The needler in the haystack.

Friday, August 26, 2016

Plainfield Police Division moves closer to accreditation


Plainfield Police Division patch. 1869 is the year
of the city's incorporation.
 

Plainfield Councilor Rebecca Williams, who chairs the Public Safety Committee, regularly reports to the Council and the public on Police Division initiatives.

At a recent Council meeting, it was reported that the Police Division is "about 90% complete" on the 2-year-long accreditation process which is supervised by the NJ State Association of Chiefs of Police (NJSACOP).

Although reference is often made to the process including a review and updating of policies and procedures, there has been no in-depth discussion of what that means.

So, I decided to take a look.

The NJSACOP website is here.

On the website, you can open and view (or download) the following materials --
  • The 3-page survey every applicant police division must complete and file;
  • The 3-page profile of the agenc;y that must be filed;
  • The 29-page Manual describing the accreditation process; and
  • The 67-page Manual detailing the Accreditation Standards in 27 areas.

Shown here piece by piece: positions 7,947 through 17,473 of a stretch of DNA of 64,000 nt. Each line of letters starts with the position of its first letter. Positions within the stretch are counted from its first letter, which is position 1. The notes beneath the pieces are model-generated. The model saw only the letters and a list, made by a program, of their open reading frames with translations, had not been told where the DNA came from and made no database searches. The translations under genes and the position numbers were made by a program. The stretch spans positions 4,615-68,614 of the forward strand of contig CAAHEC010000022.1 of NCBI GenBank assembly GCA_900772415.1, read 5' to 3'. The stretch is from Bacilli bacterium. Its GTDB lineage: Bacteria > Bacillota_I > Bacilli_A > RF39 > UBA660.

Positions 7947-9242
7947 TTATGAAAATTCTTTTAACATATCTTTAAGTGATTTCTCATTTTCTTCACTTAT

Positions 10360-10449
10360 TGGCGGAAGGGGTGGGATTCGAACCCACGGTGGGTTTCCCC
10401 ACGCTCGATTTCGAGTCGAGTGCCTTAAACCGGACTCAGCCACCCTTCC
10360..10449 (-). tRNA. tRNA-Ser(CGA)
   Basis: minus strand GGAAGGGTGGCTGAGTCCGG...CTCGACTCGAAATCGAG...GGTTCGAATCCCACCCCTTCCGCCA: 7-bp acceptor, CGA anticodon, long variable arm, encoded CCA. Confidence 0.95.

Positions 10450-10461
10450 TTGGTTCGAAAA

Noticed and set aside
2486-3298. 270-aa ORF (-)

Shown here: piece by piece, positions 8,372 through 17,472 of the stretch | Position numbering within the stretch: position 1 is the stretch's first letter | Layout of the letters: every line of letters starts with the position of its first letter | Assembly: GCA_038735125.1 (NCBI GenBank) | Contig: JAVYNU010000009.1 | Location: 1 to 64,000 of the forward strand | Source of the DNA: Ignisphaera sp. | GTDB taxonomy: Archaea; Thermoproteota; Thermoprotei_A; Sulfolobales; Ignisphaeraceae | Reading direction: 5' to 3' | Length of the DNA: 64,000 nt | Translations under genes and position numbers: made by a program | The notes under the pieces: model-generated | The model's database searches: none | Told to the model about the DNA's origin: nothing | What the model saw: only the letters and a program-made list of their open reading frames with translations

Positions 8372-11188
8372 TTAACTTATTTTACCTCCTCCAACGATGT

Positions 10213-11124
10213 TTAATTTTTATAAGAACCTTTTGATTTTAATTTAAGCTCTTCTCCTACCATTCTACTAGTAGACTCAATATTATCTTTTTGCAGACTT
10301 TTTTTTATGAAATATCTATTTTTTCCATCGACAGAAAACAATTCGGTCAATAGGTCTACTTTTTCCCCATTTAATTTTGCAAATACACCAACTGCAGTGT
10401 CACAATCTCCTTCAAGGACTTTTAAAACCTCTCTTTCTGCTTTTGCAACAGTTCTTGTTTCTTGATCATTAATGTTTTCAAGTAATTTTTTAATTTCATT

A list of the 27 standards areas that must be met
in the accreditation process. (Click image to enlarge.)


The next time someone airily waves a hand in discussion of the accreditation as though it was a 10-minute multiple choice quiz, you should check out the depth of the process.

What is intended is that the qualifying agency -- in this case the Plainfield Police Division -- has in place the proper policies and procedures to enable the division to "serve and protect" the public to the best extent possible under contemporary standards.

You will note that the prohibition of racially-based policing is among the first standards addressed.

A review also shows that areas that have been problematical for the Plainfield PD in the past (Internal Affairs, Extra duty (side jobs), and records control) are all addressed in the standards being set.

I suspect that much of the suspicion that Councilor Taylor has attempted to fan centers around past abuses in those areas (as well as civil service procedures) and that Director Riley's moves to bring the organization into compliance are meeting with resistance from those who have benefited in the past from the politicization of the Division under a prior administration.

It is well worth your time to check out these resources.

Meanwhile, Plainfield residents can look forward to the completion of the accreditation process next year. This will be followed by a review and reaccreditation every two years to make sure Plainfield stands among the most current, will-trained and cutting edge divisions in the state.


  -- Dan Damon [follow]


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